Farmers on the upper part of the Owyhee system on the benches and in the foothills who are totally reliant on water stored in the reservoir were hit the hardest, said Owyhee Irrigation District Manager Jay Chamberlin. That included about 50,000 acres.
“Those are the ones that really took a hit this year,” he said.
For example, Froerer left 347 of his 1,000 acres of farm ground on the benches idle this year.
Those on the lower parts of the system were impacted less because they had access to supplemental water pumped from the Snake River.
Reid Saito is one of the more fortunate farmers who had access to supplemental water but he also made major changes in acreage. That included cutting back on sugar beet and onion acreage. He also planted a lot more wheat and eliminated grain corn.
Idaho growers near Homedale and Marsing who get their water from the Owyhee Project also took a big hit this year. A lot fewer dry bean acres were planted as a result of the scarce water supply, said Treasure Valley Seed Co. Production Manager Don Tolmie.
“There was a lot of hesitancy to plant beans because of that,” he said. “They just didn’t have the water. What could you do?”
A lot of land in those areas was also left fallow, Tolmie said. “It was the same story on the Idaho side. They had to cut way back on those longer-season crops; there just wasn’t enough water.”
The net result of the idled acreage and crop switches was that the valley’s important onion crop came through fine.
About 11,000 acres of onions are typically planted on the Oregon side of the Snake River and 9,000 on the Idaho side, but industry leaders said that number was up about 8 percent this year. That was accomplished by idling a lot of ground that would have grown other crops so the water could be used for the onions.
And many growers this year switched their onions to a drip irrigation system, which increased yields.
The increased production helped depress onion prices, Skeen said.
He also said Washington onion growers, who usually export a good portion of their crop to Pacific Rim nations, have been selling more of their crop into the domestic market because of the congestion at West Coast ports due to union labor unrest. That has further depressed prices.
“As a result, right now onion prices have really dropped off,” Saito said. “That was something we didn’t anticipate. Right now our cash crop isn’t doing quite as good as we had hoped it would do.”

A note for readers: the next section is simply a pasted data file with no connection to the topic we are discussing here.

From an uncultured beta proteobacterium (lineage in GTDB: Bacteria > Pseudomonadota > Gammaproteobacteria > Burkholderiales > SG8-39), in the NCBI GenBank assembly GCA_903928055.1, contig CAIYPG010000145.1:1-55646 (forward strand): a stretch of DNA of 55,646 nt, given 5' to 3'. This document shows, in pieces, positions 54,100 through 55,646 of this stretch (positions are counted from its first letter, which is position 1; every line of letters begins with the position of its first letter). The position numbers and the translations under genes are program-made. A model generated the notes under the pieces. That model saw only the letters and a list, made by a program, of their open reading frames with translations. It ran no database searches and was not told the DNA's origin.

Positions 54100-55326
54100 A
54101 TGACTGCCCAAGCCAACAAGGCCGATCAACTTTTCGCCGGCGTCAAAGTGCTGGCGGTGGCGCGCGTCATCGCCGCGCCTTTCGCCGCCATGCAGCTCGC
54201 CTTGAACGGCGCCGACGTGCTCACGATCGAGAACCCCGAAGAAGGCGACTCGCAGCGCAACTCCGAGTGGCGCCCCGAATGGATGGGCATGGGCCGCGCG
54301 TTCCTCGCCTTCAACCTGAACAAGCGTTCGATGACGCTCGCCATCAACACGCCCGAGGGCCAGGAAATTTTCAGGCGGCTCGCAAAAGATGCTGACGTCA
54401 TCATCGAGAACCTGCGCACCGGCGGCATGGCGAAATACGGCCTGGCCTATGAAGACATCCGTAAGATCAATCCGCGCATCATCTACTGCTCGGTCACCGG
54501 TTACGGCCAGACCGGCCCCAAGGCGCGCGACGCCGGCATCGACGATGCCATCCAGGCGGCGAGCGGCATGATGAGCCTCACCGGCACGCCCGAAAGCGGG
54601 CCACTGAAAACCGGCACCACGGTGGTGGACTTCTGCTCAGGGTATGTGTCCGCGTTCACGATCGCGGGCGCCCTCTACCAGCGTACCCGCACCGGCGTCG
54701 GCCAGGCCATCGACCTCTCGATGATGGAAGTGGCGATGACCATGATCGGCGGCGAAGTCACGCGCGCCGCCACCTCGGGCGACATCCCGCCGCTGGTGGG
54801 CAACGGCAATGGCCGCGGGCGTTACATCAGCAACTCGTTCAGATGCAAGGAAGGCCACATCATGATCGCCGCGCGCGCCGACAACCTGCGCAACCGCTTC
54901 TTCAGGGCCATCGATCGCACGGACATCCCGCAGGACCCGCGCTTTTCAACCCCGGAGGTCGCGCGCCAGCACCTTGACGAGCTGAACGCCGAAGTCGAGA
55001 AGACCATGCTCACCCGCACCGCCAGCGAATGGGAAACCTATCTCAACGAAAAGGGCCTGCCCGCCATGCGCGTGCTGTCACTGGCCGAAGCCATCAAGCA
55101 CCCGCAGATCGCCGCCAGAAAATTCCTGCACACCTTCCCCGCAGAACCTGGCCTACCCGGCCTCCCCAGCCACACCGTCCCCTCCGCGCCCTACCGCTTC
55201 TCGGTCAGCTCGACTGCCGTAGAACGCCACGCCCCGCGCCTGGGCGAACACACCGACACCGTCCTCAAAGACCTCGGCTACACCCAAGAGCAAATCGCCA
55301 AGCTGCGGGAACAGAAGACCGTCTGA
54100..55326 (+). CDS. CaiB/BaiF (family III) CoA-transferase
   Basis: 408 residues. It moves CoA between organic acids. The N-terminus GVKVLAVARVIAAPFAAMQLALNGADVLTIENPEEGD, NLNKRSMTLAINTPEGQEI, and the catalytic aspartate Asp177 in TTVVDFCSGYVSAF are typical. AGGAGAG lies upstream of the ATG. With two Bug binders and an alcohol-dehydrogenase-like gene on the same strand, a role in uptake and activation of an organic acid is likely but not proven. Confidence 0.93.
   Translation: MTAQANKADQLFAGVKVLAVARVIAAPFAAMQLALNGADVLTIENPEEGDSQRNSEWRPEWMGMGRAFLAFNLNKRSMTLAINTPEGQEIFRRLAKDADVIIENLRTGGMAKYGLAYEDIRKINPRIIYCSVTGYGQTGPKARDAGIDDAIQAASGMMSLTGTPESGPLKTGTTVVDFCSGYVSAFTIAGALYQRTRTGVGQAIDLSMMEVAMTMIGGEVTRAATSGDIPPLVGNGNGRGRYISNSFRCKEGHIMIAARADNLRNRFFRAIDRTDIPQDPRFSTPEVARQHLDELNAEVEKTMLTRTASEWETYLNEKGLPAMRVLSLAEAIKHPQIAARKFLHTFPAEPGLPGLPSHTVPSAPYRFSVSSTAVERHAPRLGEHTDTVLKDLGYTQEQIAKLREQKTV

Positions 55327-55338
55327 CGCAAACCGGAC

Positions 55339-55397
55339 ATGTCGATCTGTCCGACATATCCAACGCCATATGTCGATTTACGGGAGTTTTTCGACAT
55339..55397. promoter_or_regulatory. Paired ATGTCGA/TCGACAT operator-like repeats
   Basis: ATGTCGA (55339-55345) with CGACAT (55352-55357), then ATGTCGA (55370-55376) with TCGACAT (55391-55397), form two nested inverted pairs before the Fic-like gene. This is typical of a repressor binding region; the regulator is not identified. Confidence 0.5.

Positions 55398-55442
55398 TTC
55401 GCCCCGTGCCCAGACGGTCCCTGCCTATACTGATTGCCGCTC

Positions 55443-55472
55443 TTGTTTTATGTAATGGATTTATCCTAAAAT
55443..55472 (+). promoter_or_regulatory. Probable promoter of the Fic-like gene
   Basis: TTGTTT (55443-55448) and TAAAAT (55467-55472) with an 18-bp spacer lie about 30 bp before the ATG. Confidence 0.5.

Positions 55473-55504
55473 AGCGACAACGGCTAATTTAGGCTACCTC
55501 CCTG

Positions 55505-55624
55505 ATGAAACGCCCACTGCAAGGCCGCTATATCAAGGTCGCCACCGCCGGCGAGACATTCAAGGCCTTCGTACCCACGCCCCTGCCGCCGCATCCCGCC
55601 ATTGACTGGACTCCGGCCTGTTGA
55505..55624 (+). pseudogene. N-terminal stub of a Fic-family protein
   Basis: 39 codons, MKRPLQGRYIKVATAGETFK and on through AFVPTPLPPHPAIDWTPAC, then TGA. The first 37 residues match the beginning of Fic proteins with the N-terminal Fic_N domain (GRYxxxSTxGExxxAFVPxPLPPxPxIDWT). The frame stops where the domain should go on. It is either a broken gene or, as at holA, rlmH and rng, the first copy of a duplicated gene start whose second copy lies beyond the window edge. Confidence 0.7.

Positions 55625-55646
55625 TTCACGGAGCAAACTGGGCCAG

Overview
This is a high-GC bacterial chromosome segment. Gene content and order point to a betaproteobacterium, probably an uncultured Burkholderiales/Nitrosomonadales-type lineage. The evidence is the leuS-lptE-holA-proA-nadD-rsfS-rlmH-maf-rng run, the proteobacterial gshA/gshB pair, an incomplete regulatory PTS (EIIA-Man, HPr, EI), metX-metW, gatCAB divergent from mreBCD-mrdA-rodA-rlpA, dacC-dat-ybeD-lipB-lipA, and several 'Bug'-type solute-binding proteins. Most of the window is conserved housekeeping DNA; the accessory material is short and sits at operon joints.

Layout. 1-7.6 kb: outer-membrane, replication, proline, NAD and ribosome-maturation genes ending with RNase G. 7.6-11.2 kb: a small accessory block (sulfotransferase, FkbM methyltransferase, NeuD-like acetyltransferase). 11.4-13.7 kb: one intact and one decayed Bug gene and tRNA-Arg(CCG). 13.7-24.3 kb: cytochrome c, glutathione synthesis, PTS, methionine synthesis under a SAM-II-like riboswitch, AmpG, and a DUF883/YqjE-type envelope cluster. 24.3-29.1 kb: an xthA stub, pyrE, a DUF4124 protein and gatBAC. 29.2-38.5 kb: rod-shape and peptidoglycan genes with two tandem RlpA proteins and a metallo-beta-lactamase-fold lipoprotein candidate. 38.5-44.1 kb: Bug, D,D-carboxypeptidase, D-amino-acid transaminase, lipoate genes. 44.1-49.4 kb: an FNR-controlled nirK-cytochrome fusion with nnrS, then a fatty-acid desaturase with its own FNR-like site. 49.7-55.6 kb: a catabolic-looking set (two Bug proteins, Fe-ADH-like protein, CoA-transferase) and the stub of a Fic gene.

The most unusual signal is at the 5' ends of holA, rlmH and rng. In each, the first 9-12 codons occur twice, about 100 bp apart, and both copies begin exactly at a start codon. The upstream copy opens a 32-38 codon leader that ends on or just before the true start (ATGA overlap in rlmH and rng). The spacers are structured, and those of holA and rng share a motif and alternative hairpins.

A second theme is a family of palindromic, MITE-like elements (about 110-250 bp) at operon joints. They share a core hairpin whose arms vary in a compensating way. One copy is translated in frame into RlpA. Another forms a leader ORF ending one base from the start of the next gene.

He said jumbo yellows, the most common type of onion produced in this valley, are selling for between $4.50 to $5 per 50 pounds “freight on board” right now. During harvest time, they were selling for nearly $8.
“You make nothing on that ground you left idle because you were banking on the onion deal and now the onion deal is in the toilet,” Skeen said. “It was a huge hit and it’s being exacerbated by a not-very-good onion market right now.”
Chamberlin said the prospects for next season aren’t much better. The project normally carries over between 350,000 to 500,000 acre-feet of available storage water but only carried over 8,000 acre-feet this year.
Recent rainstorms have resulted in a small increase in stream flows, and the average snowpack in the Owyhee basin was 102 percent of normal as of Dec. 5.
Available storage in the reservoir is up to 30,000 acre-feet right now but that’s a drop in the bucket compared with what the system needs to ensure an adequate water supply in 2015, Chamberlin said.
“We have a long ways to go before we recharge the storage in the reservoir,” he said. “Let’s hope those storms keep coming. I don’t want to go through another year like this last one.”
According to Ron Abramovich, a regional water supply specialist with the Natural Resources Conservation Service, the forecasts call for the weather pattern in the region to be similar to last year, which was hit-and-miss for the region in terms of moisture.
While plenty of storms provided the Boise River basin with adequate snowpack last year, they mostly skipped the Owyhee basin.
At this point, farmers in Eastern Oregon are just hoping for the best.
Skeen said this is by far the worst stretch of tight water years he has seen in his 42 years of farming.
“Am I giving up? Absolutely not,” he said “But I worry about it like I’ve never worried before.”